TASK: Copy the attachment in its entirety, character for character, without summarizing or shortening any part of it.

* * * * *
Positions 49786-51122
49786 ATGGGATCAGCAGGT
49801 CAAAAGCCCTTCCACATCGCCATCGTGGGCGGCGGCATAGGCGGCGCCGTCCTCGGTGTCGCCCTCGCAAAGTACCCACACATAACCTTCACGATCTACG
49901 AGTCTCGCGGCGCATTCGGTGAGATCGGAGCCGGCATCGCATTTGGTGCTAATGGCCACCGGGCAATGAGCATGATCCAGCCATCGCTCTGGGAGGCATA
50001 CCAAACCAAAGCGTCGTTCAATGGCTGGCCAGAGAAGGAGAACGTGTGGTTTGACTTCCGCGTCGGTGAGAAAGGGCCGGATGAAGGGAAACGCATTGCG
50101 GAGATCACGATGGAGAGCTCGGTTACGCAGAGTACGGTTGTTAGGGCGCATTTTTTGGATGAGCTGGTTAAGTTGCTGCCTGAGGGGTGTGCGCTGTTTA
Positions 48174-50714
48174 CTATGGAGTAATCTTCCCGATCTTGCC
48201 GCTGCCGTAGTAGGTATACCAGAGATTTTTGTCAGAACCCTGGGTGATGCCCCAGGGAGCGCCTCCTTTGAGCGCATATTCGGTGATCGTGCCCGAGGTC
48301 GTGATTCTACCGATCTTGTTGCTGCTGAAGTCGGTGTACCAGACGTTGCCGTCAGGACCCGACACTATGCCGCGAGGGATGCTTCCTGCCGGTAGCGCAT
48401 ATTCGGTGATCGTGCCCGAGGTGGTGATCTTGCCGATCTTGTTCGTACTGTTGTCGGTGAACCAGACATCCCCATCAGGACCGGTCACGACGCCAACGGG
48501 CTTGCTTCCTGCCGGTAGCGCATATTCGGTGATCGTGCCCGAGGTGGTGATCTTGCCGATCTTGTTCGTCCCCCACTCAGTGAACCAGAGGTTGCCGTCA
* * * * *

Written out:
Positions 49786-51122
49786 ATGGGATCAGCAGGT
49801 CAAAAGCCCTTCCACATCGCCATCGTGGGCGGCGGCATAGGCGGCGCCGTCCTCGGTGTCGCCCTCGCAAAGTACCCACACATAACCTTCACGATCTACG
49901 AGTCTCGCGGCGCATTCGGTGAGATCGGAGCCGGCATCGCATTTGGTGCTAATGGCCACCGGGCAATGAGCATGATCCAGCCATCGCTCTGGGAGGCATA
50001 CCAAACCAAAGCGTCGTTCAATGGCTGGCCAGAGAAGGAGAACGTGTGGTTTGACTTCCGCGTCGGTGAGAAAGGGCCGGATGAAGGGAAACGCATTGCG
50101 GAGATCACGATGGAGAGCTCGGTTACGCAGAGTACGGTTGTTAGGGCGCATTTTTTGGATGAGCTGGTTAAGTTGCTGCCTGAGGGGTGTGCGCTGTTTA
Positions 48174-50714
48174 CTATGGAGTAATCTTCCCGATCTTGCC
48201 GCTGCCGTAGTAGGTATACCAGAGATTTTTGTCAGAACCCTGGGTGATGCCCCAGGGAGCGCCTCCTTTGAGCGCATATTCGGTGATCGTGCCCGAGGTC
48301 GTGATTCTACCGATCTTGTTGCTGCTGAAGTCGGTGTACCAGACGTTGCCGTCAGGACCCGACACTATGCCGCGAGGGATGCTTCCTGCCGGTAGCGCAT
48401 ATTCGGTGATCGTGCCCGAGGTGGTGATCTTGCCGATCTTGTTCGTACTGTTGTCGGTGAACCAGACATCCCCATCAGGACCGGTCACGACGCCAACGGG
48501 CTTGCTTCCTGCCGGTAGCGCATATTCGGTGATCGTGCCCGAGGTGGTGATCTTGCCGATCTTGTTCGTCCCCCACTCAGTGAACCAGAGGTTGCCGTCA